NATO, Former Foes Urge Serbs to Accept Peace Plan

From Times Staff and Wire Reports

North Atlantic Treaty Organization defense ministers and their former foes from Eastern Europe, including Russia, on Monday urged Bosnia’s Serbs to accept a Western-sponsored peace plan to end the fighting in the former Yugoslav republic.

Meeting in Brussels, officials from 15 NATO members and those from 18 members of the North Atlantic Cooperation Council of former Warsaw Pact states issued a statement saying: “In view of the agreement of the other interested parties, we call upon the Bosnian Serb leadership to agree to the peace plan.”

Croatian and Muslim leaders in Bosnia-Herzegovina have agreed to the plan to create 10 semiautonomous ethnic provinces out of the republic. The Bosnian Serbs, unwilling to give up any territorial gains won in battle, are the only holdouts.


NATO already has drawn up plans to send a peacekeeping force of between 50,000 and 75,000 in the event that all Bosnian parties agree to the plan, drawn up by former U.S. Secretary of State Cyrus R. Vance and former British Foreign Secretary Lord Owen, mediators respectively for the United Nations and the European Community.

U.S. Deputy Defense Secretary William J. Perry said that “NATO should play an important role and the U.S. stands ready to make a substantial contribution, possibly including ground forces. Contributions from our Eastern partners to an implementation force would be welcome.”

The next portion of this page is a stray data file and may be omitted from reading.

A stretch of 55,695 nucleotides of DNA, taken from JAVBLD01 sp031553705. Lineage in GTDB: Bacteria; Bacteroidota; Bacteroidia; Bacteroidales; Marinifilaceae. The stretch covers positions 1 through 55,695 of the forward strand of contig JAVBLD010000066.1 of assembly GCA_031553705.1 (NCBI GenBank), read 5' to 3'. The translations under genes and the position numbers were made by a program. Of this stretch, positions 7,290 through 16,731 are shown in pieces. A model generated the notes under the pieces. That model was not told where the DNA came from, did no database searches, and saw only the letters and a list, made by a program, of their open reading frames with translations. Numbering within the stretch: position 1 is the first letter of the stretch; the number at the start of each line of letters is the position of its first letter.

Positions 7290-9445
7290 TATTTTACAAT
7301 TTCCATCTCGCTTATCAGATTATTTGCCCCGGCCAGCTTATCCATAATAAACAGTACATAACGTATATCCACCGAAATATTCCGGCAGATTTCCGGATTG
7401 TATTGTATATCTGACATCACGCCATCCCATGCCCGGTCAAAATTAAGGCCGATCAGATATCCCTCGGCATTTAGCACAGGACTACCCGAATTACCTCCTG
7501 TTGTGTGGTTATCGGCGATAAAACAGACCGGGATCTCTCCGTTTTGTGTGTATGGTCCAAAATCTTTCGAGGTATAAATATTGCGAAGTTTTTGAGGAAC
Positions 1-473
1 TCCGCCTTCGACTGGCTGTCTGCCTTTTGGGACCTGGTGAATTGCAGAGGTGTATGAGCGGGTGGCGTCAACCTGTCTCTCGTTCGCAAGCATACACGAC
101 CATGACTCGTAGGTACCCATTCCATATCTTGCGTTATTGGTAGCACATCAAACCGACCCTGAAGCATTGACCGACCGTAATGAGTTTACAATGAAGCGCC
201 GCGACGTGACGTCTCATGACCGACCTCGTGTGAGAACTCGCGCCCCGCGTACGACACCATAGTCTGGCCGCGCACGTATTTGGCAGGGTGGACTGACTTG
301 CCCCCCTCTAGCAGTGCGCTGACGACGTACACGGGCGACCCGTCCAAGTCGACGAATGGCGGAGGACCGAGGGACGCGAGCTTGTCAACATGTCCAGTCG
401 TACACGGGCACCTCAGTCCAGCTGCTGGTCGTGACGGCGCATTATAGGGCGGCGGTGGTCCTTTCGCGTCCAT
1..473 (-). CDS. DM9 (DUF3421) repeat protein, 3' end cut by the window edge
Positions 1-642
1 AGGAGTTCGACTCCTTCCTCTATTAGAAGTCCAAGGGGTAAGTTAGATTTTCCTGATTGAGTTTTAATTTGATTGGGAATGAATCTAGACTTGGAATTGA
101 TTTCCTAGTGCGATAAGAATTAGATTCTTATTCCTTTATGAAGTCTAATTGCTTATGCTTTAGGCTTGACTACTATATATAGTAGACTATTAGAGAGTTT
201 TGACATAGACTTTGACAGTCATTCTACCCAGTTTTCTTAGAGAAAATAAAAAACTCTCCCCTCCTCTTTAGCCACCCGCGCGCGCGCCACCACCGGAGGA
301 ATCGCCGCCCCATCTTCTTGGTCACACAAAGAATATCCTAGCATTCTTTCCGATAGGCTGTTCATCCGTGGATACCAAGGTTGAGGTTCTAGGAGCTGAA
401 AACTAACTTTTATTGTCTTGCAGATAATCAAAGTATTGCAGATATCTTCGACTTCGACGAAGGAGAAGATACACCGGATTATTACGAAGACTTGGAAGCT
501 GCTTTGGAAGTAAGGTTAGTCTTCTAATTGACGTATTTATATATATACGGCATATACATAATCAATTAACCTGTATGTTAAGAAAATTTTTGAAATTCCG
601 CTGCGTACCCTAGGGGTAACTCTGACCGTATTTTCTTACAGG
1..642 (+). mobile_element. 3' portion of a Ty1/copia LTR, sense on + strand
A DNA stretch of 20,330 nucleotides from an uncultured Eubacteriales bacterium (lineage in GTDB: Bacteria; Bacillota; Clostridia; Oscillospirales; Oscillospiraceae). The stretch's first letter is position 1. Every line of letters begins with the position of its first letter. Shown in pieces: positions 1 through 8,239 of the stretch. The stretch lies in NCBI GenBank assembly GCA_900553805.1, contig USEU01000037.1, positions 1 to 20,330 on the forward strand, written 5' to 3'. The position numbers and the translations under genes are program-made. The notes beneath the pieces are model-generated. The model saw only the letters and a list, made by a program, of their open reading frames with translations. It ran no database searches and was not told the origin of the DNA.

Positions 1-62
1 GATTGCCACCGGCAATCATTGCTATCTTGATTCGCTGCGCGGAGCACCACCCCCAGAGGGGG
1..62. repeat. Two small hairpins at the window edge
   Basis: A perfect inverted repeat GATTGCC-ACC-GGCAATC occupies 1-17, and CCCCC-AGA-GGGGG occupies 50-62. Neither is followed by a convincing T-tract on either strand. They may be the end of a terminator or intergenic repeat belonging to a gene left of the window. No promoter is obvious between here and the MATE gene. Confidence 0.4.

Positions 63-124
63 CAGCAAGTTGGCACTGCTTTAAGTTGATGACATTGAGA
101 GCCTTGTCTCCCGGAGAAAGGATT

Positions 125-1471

But Canadian Defense Minister Kim Campbell reported that Russia, which had once indicated that it would be prepared to contribute up to 13,000 troops for such service, is now signaling that it would not send significant forces .

She told reporters that Russian Defense Minister Pavel S. Grachev has indicated that Moscow feels itself “overextended” with peacekeeping operations in the former Soviet Union.

Perry declined to say how many troops Washington is considering sending for peacekeeping, and most other NATO members have been reluctant to pledge large numbers of soldiers to such an operation.

Germany, for instance, is still debating whether its constitution allows its large army to serve in potential combat situations outside NATO’s normal theater of operations. However, on Monday, German aircraft, ignoring a Serb threat that they would be fired on, joined the U.S. operation airdropping relief supplies to besieged Muslim enclaves in eastern Bosnia.

In the former Yugoslav federation, U.N. relief officials reported that U.N. trucks evacuated 2,114 Muslims from one of those enclaves, Srebrenica, on Monday.

The convoy, escorted by four British U.N. armored vehicles, arrived in the Muslims’ northeastern Bosnian stronghold of Tuzla after being cleared through the front line by Bosnian Serb authorities. At least two people, including a baby, died during the trip, drivers said.